“Cooperation is heresy,” Sen. Leach says. He describes multiple meetings with Republicans who say they cannot help him with legislation—even legislation they support—because, they say, “I’ll get a primary, and my district is drawn in such a way that I couldn’t survive that.”

Or Pennsylvania, where, in the words of Amicus Sen. Daylin Leach, “the majority of incumbents could not lose now if they were convicted of treason.”

DeLissio told The Incline she was approached because of her involvement in efforts to reform Pa.’s redistricting processes and felt “fortunate” to be able to add her voice to the brief. A spokesman for Leach, who’s running for Congress in one of Pennsylvania’s most gerrymandered districts, points out that the senator “introduced a bill to eliminate gerrymandering in seven separate legislative sessions,” including during the current one.

What happens for Pa.?

It’s hard to predict which way Gill v. Whitford will go.

The swing vote is again expected to be Justice Anthony Kennedy, who cast the deciding vote in Vieth v. Jubelirer. That case involved three Pennsylvania Democrats who sued the state after the Republican-controlled legislature redrew congressional districts after the 2000 census.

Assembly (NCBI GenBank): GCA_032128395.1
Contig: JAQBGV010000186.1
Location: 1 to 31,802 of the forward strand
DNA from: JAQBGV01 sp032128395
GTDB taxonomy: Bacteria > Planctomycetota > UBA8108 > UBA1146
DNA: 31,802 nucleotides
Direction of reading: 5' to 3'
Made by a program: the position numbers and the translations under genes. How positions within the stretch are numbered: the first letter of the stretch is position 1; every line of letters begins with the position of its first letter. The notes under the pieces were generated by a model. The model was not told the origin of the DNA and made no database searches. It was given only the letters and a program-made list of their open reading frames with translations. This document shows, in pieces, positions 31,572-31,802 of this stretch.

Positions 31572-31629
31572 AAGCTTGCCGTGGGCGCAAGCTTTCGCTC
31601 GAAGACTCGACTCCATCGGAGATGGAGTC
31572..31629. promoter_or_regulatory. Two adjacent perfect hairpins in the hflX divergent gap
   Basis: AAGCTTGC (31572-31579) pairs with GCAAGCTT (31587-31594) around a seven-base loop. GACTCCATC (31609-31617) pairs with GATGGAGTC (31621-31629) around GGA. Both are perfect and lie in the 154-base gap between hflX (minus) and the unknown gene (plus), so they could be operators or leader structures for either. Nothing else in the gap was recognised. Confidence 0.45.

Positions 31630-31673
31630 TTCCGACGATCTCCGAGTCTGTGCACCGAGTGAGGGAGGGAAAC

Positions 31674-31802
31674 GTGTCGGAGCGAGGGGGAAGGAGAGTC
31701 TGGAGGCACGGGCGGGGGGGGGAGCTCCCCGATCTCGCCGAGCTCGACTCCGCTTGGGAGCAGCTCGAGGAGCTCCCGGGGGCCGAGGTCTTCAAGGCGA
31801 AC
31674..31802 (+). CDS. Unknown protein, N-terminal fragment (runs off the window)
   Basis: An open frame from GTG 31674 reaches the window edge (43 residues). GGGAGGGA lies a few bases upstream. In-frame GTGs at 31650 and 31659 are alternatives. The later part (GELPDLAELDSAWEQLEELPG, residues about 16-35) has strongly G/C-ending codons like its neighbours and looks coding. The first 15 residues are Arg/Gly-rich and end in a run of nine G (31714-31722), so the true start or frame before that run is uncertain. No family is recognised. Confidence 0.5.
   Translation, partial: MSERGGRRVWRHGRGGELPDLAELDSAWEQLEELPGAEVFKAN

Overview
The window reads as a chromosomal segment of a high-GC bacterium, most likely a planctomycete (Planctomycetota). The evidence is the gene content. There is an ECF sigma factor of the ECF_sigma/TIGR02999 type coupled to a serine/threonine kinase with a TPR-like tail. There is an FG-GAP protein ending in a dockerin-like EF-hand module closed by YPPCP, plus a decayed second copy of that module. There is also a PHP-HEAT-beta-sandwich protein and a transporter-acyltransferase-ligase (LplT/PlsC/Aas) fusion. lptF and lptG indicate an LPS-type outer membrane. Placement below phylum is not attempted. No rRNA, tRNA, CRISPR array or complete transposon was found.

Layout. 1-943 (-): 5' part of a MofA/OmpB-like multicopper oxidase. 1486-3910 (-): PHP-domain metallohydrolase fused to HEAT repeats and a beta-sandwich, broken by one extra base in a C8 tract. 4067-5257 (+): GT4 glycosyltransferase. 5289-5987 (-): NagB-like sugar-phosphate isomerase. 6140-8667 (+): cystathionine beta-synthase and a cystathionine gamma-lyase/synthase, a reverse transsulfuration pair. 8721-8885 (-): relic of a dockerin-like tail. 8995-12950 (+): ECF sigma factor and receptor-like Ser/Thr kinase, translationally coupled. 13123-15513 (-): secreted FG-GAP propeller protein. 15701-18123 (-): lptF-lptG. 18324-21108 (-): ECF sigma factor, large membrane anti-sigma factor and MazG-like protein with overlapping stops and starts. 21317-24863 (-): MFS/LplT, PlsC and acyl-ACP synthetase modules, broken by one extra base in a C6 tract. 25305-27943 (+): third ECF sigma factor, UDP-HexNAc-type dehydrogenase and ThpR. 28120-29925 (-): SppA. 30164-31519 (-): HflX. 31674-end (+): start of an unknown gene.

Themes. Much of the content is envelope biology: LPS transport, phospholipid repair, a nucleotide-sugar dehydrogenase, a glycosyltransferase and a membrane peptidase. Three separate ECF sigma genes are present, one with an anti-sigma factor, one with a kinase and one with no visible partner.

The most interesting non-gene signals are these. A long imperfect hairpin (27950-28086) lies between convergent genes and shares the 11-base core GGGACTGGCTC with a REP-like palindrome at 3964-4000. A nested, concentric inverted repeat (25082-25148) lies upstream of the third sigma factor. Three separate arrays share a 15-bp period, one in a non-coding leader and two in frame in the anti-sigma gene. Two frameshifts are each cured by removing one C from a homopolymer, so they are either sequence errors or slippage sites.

While four justices opined that there is no judicial remedy to partisan gerrymandering, as there is no one test to determine it has taken place, Kennedy left the door open to wait for a case that could demonstrate a clear measure of partisan redistricting. The attorneys arguing against Wisconsin’s assembly map believe they’ve found that in the efficiency gap. Justice Ruth Bader Ginsburg called Gill “perhaps the most important” case the court is considering this term.

Wilson Huhn, a visiting professor at the Duquesne University School of Law, told The Incline a ruling against the state of Wisconsin could have a “tremendous effect” on Pennsylvania.

“The politicians are choosing the voters, instead of the voters choosing the politicians,” he said of the practice. “It’s ruining our democracy.”

It’s tough to say exactly how the case’s outcome will affect Pennsylvania. Paul Smith, an attorney for the voters in the case, told Quartz, “It’s hard to know how many maps will be subject to a successful challenge if we win. That depends in part on how the court articulates the rule.”

But proponents of redistricting reform in Pennsylvania aren’t putting all of their eggs in the Gill basket.

In June, a group led by the League of Women Voters sued the state over the Republican-drawn congressional map 1 , arguing that it was purposely designed to benefit Republicans.